THORNBURG, VA – Philip Morris headed to Dominion Raceway on Saturday to compete in his first race without crew chief Forrest Reynolds, who is barred from working on a NASCAR Whelen All-American Series crew indefinitely, and Morris feels like the suspension is a setback.

Morris is chasing his record-breaking sixth NASCAR Whelen All-American Series national championship.  Last year, with Reynolds, he clinched his record-tying fifth title.  However, following a viral incident with Lee Pulliam last week at South Boston Speedway, Reynolds, who did not have a NASCAR license, was barred from working on Morris’ crew indefinitely.

After qualifying at Dominion Raceway on Saturday, Morris spoke exclusively with Race22.com about what’s next for him and his team and noted that Reynolds’ suspension was already affecting his performance.

“Obviously this is a big blow for us,” Morris told Race22.com.  “Forrest Reynolds has been the key to our success for many years, five years now at least.  So, you know, this is pretty big for us.  We haven’t got a solution.  We’re going day by day.  We’re trying to figure it out.  This obviously is the first step of trying to figure something out.  We’re here without him today and it’s showing.  We’re not qualifying as good.

“He’s got an eye for racecars.  It’s intuitive.  It’s something that, you can’t buy it, you just have it, and he’s got it.  We miss him.  But I think there’s a way maybe we can figure this out.  We talked about a lot of different scenarios but, right now, for the next two races, we’ll be going to the track without a crew chief.”

Jason Adkins is currently serving as the interim crew chief for Morris and is working at the shop closely with Reynolds.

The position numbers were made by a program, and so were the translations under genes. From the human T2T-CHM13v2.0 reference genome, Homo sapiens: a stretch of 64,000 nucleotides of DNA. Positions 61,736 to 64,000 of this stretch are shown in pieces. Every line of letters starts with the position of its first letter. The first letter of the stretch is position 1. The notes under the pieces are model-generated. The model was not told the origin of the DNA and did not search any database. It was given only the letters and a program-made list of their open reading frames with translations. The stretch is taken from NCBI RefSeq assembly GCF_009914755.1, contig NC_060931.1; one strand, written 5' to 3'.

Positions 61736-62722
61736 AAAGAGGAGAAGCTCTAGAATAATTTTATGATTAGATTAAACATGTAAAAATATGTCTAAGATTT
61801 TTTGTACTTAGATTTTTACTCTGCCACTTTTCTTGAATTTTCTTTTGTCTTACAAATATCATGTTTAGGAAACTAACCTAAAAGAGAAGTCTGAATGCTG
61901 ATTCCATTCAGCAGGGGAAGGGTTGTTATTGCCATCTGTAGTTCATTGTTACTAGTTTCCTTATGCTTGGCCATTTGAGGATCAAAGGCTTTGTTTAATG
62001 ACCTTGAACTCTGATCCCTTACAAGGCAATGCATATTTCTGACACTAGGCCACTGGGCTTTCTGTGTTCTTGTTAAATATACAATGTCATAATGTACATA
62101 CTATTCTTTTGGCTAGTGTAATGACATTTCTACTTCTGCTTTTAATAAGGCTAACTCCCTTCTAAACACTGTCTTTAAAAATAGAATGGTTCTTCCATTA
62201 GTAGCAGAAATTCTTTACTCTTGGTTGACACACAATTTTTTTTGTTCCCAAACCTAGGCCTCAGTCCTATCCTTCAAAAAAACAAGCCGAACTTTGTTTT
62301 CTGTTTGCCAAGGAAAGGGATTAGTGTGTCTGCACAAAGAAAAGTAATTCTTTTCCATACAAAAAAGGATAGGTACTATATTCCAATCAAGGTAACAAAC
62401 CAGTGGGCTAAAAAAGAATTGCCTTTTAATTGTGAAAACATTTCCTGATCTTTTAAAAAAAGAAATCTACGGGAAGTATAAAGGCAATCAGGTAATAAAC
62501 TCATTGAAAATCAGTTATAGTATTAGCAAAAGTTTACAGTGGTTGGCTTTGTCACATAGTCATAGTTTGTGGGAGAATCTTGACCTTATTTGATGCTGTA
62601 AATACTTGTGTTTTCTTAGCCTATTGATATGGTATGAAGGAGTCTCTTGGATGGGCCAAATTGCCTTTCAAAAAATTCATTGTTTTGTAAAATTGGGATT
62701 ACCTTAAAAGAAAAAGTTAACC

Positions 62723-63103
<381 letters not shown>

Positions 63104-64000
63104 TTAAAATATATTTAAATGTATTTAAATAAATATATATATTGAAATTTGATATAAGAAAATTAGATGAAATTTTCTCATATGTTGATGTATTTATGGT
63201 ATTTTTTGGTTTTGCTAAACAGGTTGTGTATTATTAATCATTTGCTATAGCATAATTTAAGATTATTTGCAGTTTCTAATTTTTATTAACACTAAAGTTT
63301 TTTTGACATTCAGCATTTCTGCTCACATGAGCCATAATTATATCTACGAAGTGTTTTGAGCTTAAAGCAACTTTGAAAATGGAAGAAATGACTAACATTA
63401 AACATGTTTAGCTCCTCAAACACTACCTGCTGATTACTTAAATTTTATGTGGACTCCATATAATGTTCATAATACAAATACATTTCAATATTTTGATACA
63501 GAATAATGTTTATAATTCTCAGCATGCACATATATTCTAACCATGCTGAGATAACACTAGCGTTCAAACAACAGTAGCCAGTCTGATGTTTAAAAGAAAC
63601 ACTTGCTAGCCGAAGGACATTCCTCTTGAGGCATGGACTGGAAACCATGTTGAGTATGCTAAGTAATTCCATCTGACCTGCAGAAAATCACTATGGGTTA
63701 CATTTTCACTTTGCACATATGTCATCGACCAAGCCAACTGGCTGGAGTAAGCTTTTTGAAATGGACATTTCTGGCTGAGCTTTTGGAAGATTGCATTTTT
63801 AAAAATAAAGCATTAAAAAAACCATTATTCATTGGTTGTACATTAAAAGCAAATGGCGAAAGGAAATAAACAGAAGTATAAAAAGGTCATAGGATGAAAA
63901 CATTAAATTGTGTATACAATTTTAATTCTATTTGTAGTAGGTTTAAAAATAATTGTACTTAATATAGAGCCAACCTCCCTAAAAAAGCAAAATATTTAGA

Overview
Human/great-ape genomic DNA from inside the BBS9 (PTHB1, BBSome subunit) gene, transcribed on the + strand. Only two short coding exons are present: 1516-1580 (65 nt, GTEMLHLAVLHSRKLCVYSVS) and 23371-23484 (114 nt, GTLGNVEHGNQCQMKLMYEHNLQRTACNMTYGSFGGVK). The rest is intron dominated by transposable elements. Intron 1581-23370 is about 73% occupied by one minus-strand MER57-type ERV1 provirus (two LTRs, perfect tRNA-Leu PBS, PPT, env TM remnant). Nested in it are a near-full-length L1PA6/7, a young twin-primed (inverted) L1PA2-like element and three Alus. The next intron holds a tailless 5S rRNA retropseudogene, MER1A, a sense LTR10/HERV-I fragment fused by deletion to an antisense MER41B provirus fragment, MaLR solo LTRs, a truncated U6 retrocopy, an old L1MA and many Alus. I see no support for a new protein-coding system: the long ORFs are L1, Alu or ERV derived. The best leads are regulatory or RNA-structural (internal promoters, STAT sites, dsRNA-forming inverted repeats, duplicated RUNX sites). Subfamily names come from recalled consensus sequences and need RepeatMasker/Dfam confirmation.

“Interim crew chief is going to be Jason Adkins, we call him ‘Worm,’” Morris said.  “He’s in constant communication with our crew chief.  We’re hoping we can figure something out just to get us not behind in our championship run this year.  We’d like to figure out a way to still make it to victory lane until we can come up with something permanent.  All the guys are down.  I feel like better times are coming.  I feel like there’s an answer to this and I always look at things in a positive, that everything happens for good, for those who love God are called by his purpose.  I think we’ve just got to look for the good here and, you know, do the best we can.”

Morris discussed the penalty from NASCAR, stating that it was harsh, especially given that similar incidents have happened at NASCAR-sanctioned tracks in the past without penalties being levied by the sanctioning body.

I can’t say that I do [agree with the penalties],” Morris stated.  “This seems harsh.  I don’t blame those guys because they just look at the rules and they do what they think is right but this affects a whole championship run.  I don’t know.  We’ve seen stuff like this happen before and you’ve never seen this serious a punishment.  I think everything happens for a reason and our crew chief believes the same thing.  We’re looking for the good, we’re looking for the silver lining.  It’s hard to find here today, qualifying fifth.  We just got to work hard.  We just got to keep doing what we’ve been doing for the last five years and that’s just putting our head down and just going for it.